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Acute sporadic hepatitis E in the Zhejiang coastal area of China: a 14-year hospital-based surveillance study

Author:
Tan, Jun, Chen, Yijuan, Wang, Lin, Chan, Ta-Chien, Amer, Said, Xu, Xiaobin, Cai, Jian, Li, Wei, Zheng, Xiaoqing, Zhou, Mi, Qin, Shuwen, Zhao, Na, Miao, Ziping, Liu, Shelan
Source:
Virology journal 2019 v.16 no.1 pp. 16
ISSN:
1743-422X
Subject:
Hepatitis E virus, alcohol drinking, cities, coasts, epidemiological studies, hepatitis E, hospitals, information systems, males, men, monitoring, mortality, patients, relative risk, risk factors, seasonal variation, superinfection, women, China
Abstract:
BACKGROUND: To examine the epidemiological trends and changes of hepatitis E virus (HEV) infection and the potential risk factors for severe infection in the Zhejiang eastern coastal area of China. METHODS: We analyzed statutory hepatitis E cases notifications and inpatient data held by the national surveillance and hospital information systems in Wenzhou, Taizhou, Ningbo, and Zhoushan cities of the Zhejiang eastern coastal area of China. RESULTS: Nine thousand four hundred sixteen hepatitis E cases were reported from 2004 to 2017, with an average incidence of 2.94 per 100,000. The overall death rate was 0.06% (6/9416). A gradual decline of hepatitis E cases was found in the coastal areas since 2007, while a rise was identified in the non-coastal areas. Annual incidence in non-coastal cities was much higher than that in coastal cities (4.345 vs. 2.945 per 100,000, relative risk = 1.5, P value < 0.001). The mean age was 52 years old and 50.55 years with a male-to-female ratio of 2.32:1 and 2.21:1 in coastal and noncoastal areas respectively (all P > 0.05). Hepatitis E cases prevalence increased with age, highest among men in their 70s (9.02 vs. 11.33 per 100,000) and women in their 60s (3.94 vs. 4.66 per 100,000) groups for both coastal and noncoastal areas respectively. A clear seasonal pattern was observed, with a peak in March (0.4429 per 100,000) in coastal areas. 202 inpatients were documented, of which 50.50% (102/202) were severe cases. Male individuals with alcohol consumption, alcohol hepatic diseases, and superinfection were the three independent highest risks for severe infections (all with P value < 0.05). CONCLUSIONS: This is to our knowledge the largest epidemiological study of hepatitis E cases in the eastern coastal area of Zhejiang province of China. The patterns of infection across the coastal areas were similar to those of the non-coastal areas, but the incidence was substantially lower and decreased gradually since 2007.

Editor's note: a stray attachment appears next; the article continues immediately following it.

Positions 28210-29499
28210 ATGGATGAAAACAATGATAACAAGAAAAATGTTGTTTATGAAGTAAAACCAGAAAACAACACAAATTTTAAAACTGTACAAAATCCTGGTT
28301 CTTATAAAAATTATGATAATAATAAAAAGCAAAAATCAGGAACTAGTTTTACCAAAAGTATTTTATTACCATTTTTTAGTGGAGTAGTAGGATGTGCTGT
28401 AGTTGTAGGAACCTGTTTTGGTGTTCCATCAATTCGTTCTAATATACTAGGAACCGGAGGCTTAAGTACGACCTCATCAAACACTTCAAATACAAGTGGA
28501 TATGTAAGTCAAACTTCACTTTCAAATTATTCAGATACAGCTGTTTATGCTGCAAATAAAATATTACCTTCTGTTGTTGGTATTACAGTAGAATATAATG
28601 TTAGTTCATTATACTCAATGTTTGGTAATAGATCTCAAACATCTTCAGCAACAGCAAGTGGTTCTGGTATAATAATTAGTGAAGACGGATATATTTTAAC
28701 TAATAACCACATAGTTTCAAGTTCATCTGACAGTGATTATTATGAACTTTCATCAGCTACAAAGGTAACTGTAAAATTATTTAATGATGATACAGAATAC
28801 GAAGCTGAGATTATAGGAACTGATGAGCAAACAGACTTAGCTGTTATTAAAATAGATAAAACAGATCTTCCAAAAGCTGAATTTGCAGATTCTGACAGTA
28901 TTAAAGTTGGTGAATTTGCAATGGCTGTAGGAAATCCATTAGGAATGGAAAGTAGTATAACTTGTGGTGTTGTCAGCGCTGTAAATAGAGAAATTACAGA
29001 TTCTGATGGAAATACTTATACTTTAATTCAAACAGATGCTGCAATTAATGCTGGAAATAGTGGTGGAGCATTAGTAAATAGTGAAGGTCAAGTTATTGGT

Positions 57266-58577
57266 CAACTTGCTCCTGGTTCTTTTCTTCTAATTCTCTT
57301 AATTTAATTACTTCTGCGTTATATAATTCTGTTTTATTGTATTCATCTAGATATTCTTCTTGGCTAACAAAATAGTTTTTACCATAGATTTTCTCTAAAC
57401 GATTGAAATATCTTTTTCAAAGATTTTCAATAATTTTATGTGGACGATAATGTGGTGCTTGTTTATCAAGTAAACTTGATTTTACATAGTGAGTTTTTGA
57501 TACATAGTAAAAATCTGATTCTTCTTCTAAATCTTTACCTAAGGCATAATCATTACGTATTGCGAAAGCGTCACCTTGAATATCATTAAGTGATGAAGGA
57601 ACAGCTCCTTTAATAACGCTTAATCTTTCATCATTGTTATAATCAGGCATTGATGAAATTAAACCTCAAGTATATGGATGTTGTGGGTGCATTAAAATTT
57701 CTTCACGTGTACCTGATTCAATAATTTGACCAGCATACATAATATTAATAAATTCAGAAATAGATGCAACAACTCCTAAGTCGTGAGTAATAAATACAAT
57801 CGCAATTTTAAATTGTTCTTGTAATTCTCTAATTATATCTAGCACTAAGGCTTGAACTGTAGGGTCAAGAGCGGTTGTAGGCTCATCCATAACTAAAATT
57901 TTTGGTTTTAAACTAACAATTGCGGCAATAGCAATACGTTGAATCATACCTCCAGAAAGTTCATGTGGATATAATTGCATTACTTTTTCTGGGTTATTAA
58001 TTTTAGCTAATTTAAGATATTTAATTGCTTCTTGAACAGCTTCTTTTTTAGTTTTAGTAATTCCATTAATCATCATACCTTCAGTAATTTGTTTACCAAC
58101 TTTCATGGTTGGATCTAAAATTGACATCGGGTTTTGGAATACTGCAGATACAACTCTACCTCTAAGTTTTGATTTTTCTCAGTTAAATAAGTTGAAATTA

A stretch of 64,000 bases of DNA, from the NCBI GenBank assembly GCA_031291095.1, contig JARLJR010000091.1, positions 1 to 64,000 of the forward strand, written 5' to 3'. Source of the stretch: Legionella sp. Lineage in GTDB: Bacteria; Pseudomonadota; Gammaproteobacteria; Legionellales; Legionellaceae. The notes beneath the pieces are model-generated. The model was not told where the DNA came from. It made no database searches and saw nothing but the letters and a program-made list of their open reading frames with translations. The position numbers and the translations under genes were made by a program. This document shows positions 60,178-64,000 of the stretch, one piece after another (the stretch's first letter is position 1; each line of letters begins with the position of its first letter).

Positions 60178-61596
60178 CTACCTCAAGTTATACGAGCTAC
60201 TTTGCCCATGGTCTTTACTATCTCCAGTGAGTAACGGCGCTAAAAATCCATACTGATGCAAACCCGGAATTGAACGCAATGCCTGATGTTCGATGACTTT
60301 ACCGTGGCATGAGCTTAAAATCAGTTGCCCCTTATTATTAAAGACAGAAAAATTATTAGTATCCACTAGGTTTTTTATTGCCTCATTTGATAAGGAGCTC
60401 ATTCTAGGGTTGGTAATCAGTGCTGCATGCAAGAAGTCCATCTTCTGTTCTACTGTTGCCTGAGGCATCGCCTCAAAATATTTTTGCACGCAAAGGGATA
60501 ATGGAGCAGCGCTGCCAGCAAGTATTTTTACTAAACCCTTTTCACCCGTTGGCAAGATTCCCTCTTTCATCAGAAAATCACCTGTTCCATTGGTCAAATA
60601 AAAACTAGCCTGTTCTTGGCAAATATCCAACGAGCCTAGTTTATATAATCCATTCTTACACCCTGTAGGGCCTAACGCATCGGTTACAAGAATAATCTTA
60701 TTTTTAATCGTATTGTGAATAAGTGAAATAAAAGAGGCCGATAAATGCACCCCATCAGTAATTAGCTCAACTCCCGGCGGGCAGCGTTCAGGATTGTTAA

Agid:
6301017